I Fought the Law (And the Law Won)

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Apparently This Means Stop

Cutting hard between two taxis, I accelerated to avoid a collision. As I veered across the blacktop I may have used salty language requesting a panel van driver pick a lane or kindly move aside. I shifted into a higher gear and hammered the pedals, breaking into the bike lane that opens up near Jefferson Market on Sixth Avenue. The signal at 10th Street turned yellow, then red. Ignoring everything I learned in Driver’s Education, I roared through the light. I had places to go and things to do. Move it, people!

The well hidden cop who stepped out from behind an SUV and asked that I kindly stop was not aware of my plans. After I failed his lighthearted quiz as to why I so brazenly broke the rules of the road, he asked for my license and left me there to ponder the error of my ways. While I looked back on my extensive life of bicycle-related crime, countless cyclists blew through the same light and their freedom mocked my predicament. A few minutes later the kind officer came back with my consolation prize, a $190 ticket.

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You’ve Been a Bad Boy!

Here’s the deal. I broke the law. I ran a red light right in front of a cop. I’ve been riding Citibike for almost 4 years. With 1,400 miles and 1,200 rides under my belt I was due for a ticket. I had become a hardcore bike criminal, running red lights at every opportunity, ignoring the flow of traffic when it suited my needs, cutting in front of cars and crossing traffic illegally, even riding on sidewalks.

I rode without regard to most laws in order to get to where I wanted to go as quickly as possible. That’s the beauty of cycling in the city. Get there now! No traffic jams. No sweaty subway platforms. No waiting for cabs. Just jump on and go. Amortized, it costs me 40 or 50 cents per ride. It’s the only way to travel in Manhattan.

But then I got busted. Good for me. I deserved it and I paid my debt to society.

It’s odd that I am such an aggressive cyclist while I am a conservative driver. I rarely go faster than the cars around me. I stop for red lights and follow the signs. Everything I am as a driver is everything I am not as a cyclist.

What is the difference between breaking the rules as a rider or as a driver? There are real consequences as a driver. If I drove like I ride I would have lost my license long ago and priced myself out of affordable auto insurance. That doesn’t even count the possible accidents and risk of severe injury or death. It is as if two different people exist in my regard for the laws on NYC streets. There is Dr. Jekyll the driver, upholder of the law and Mr. Hyde the rider, flaunter of all rules.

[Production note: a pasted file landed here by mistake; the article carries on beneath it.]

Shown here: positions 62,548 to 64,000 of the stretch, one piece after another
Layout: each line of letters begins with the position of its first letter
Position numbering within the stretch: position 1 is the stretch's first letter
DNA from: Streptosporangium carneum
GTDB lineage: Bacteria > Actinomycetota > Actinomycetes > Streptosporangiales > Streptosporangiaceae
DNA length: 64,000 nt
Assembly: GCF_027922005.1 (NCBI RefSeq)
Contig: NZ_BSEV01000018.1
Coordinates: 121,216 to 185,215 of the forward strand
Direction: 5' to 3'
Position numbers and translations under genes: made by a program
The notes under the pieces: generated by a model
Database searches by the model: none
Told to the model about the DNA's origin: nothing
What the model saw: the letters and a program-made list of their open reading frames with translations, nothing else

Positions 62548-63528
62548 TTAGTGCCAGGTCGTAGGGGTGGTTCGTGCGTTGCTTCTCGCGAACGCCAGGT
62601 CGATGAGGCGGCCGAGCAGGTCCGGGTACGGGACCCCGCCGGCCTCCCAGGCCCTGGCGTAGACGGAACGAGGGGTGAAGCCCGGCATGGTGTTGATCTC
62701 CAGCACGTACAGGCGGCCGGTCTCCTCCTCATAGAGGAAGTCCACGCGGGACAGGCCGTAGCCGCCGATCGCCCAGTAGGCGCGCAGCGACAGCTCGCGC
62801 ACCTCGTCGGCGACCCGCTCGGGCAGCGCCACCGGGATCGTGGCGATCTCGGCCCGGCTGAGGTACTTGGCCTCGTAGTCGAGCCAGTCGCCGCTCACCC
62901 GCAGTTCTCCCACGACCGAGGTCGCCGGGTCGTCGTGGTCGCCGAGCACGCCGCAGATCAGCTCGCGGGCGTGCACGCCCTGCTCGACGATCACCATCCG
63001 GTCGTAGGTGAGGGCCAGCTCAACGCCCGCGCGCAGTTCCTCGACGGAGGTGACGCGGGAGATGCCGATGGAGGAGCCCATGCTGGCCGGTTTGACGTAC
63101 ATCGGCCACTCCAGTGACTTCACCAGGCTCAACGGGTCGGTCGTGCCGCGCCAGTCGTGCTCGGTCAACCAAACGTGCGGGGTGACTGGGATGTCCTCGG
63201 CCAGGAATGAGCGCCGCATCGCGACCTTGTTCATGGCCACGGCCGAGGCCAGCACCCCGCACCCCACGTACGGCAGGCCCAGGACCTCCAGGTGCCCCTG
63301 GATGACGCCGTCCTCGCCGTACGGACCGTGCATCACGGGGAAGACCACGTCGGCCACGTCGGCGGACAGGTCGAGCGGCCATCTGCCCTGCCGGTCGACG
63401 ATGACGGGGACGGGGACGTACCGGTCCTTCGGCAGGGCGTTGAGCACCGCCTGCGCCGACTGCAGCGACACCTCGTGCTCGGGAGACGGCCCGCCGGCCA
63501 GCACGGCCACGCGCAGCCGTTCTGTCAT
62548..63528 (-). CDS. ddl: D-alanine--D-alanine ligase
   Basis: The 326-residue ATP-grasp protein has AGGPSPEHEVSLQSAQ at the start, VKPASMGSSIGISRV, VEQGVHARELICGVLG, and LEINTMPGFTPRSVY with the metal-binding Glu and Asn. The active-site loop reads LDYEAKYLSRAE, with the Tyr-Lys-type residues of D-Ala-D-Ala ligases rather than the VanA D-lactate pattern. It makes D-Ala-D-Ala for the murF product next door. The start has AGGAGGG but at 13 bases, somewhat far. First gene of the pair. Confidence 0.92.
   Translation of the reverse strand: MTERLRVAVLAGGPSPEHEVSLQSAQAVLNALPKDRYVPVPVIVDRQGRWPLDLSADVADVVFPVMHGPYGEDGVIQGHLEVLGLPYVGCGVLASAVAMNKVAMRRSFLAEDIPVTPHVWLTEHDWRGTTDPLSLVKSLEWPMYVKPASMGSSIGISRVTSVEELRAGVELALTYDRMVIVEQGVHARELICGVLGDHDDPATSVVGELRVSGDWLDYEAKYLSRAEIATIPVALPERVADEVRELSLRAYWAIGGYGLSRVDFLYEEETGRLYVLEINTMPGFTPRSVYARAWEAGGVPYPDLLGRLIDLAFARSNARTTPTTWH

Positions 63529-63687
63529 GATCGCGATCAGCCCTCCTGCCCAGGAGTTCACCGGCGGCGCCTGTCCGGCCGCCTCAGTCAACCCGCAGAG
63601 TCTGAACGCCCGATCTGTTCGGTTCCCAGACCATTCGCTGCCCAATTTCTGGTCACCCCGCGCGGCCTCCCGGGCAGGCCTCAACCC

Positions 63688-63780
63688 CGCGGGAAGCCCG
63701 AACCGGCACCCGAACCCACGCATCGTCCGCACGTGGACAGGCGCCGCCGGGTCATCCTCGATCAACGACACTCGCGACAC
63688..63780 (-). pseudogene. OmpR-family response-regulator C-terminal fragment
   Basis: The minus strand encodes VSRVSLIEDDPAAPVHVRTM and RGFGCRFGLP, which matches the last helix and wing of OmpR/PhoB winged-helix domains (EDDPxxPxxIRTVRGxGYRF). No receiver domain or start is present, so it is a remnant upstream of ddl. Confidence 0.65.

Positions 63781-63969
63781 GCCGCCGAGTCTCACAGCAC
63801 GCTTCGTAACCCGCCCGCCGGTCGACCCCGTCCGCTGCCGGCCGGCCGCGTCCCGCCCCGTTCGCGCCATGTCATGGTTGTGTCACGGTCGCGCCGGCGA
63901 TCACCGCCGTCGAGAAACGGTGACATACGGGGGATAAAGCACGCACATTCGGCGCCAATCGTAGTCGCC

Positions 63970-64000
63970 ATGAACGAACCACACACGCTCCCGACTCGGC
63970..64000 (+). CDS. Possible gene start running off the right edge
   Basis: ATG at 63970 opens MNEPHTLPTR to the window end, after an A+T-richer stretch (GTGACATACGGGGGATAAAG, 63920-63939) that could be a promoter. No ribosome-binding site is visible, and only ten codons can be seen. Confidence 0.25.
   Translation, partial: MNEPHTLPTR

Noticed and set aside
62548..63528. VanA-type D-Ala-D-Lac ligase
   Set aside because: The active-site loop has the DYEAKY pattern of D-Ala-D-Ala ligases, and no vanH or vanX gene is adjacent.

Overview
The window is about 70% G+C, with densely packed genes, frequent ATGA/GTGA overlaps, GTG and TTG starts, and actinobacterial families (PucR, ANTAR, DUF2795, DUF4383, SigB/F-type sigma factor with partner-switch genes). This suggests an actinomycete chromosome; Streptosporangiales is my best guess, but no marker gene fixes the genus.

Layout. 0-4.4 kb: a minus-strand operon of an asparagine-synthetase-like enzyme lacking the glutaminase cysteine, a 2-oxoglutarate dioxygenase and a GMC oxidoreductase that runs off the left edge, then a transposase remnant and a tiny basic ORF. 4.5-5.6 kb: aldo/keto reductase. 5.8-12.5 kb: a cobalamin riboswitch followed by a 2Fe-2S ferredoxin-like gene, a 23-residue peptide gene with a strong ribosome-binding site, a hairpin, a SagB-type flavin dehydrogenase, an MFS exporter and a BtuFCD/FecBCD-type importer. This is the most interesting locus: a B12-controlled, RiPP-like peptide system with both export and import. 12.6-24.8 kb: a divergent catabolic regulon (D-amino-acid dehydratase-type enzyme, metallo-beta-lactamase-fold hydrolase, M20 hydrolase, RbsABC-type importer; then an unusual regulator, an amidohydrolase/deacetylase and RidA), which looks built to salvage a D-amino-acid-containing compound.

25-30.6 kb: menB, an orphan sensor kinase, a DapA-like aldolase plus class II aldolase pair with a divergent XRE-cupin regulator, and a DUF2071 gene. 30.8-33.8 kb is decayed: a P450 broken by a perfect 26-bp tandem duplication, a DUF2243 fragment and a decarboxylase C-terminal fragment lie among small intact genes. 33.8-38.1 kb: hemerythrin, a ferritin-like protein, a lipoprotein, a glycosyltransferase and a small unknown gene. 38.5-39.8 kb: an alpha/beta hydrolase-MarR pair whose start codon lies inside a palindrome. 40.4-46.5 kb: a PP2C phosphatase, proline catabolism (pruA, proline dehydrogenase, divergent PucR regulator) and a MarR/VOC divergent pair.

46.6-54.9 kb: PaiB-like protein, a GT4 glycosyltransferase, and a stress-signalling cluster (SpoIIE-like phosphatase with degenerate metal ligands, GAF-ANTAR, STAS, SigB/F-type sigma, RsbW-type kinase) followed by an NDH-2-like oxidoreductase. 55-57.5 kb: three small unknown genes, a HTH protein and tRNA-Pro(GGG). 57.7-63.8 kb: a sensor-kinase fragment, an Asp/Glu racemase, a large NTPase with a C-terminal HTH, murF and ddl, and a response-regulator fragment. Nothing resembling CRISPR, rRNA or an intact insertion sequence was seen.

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So what does this say about me? Am I an honest person who gets out of control on a bike? Or am I a highly deceitful individual who only conforms to the rules he is afraid to break? Does this behavior extend beyond cars and bikes? Maybe I am just a bad man whose only constraint is fear of consequences. Perhaps I would live a life of crime if I knew I could get away with it. If it weren’t for those meddling rules. But I digress.

After I pocketed the ticket and jumped back on the bike I couldn’t wait to blow through some lights, break some laws and vent some anger on the way uptown. However, I made a decison. Play by the rules. No more tickets. No more two-wheeled crime sprees. Now, I wait for all the lights, stay off the sidewalks and proceed only in the correct direction on one way streets. I’ve become a law abiding rider, noticing two things right away.

One, I am a much more relaxed cyclist. I worried my usual routes would take so much longer when I followed the rules. While adding a negligible amount of time, it gave me the gift of calm. I’ve become less aggressive and enjoy the peaceful pace. No insanity and I get there just the same.

Two, as cyclists we are our own worst enemies. Wonder why cabbies, pedestrians, truck drivers and cars hate us? Perhaps it is because we ride like jerks. We weave in and out, blasting through red lights and stop signs. We go the wrong way on one way streets and ride on the sidewalks if it gets us there faster. Yet, we are the first to bitch if someone cuts us off or doesn’t see us.

Getting a ticket knocked a little sense into me. I don’t own the streets and neither do cars or pedestrians. We share it. If we want the city, the police, other drivers and pedestrians to take us seriously and respect our rights as cyclists we need to change the way we share the road. If not, there’s a $190 ticket out there with your name on it.

 

Don’t Look Where You Don’t Want to Go

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That’s Gonna Hurt

By Anthony DeLorenzo (http://www.flickr.com/photos/delorenzo/2675869443/) [CC BY 2.0 (http://creativecommons.org/licenses/by/2.0)%5D, via Wikimedia Commons